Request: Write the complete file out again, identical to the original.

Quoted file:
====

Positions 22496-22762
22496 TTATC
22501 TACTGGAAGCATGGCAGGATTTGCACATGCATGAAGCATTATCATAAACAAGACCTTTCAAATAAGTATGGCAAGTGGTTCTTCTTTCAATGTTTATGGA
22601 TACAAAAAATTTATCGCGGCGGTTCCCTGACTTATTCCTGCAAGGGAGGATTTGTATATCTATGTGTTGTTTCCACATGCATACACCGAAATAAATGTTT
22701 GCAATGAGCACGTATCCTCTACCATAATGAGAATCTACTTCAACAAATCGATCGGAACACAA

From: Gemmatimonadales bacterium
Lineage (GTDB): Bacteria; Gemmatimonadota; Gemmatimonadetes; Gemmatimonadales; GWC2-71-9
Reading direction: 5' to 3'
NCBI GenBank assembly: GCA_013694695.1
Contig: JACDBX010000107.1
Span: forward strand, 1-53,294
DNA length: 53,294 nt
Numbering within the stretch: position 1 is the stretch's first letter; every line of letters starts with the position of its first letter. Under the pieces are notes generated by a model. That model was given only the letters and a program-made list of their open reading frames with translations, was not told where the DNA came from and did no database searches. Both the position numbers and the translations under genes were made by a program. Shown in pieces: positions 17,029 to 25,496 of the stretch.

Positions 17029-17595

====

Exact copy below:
Positions 22496-22762
22496 TTATC
22501 TACTGGAAGCATGGCAGGATTTGCACATGCATGAAGCATTATCATAAACAAGACCTTTCAAATAAGTATGGCAAGTGGTTCTTCTTTCAATGTTTATGGA
22601 TACAAAAAATTTATCGCGGCGGTTCCCTGACTTATTCCTGCAAGGGAGGATTTGTATATCTATGTGTTGTTTCCACATGCATACACCGAAATAAATGTTT
22701 GCAATGAGCACGTATCCTCTACCATAATGAGAATCTACTTCAACAAATCGATCGGAACACAA

From: Gemmatimonadales bacterium
Lineage (GTDB): Bacteria; Gemmatimonadota; Gemmatimonadetes; Gemmatimonadales; GWC2-71-9
Reading direction: 5' to 3'
NCBI GenBank assembly: GCA_013694695.1
Contig: JACDBX010000107.1
Span: forward strand, 1-53,294
DNA length: 53,294 nt
Numbering within the stretch: position 1 is the stretch's first letter; every line of letters starts with the position of its first letter. Under the pieces are notes generated by a model. That model was given only the letters and a program-made list of their open reading frames with translations, was not told where the DNA came from and did no database searches. Both the position numbers and the translations under genes were made by a program. Shown in pieces: positions 17,029 to 25,496 of the stretch.

Positions 17029-17595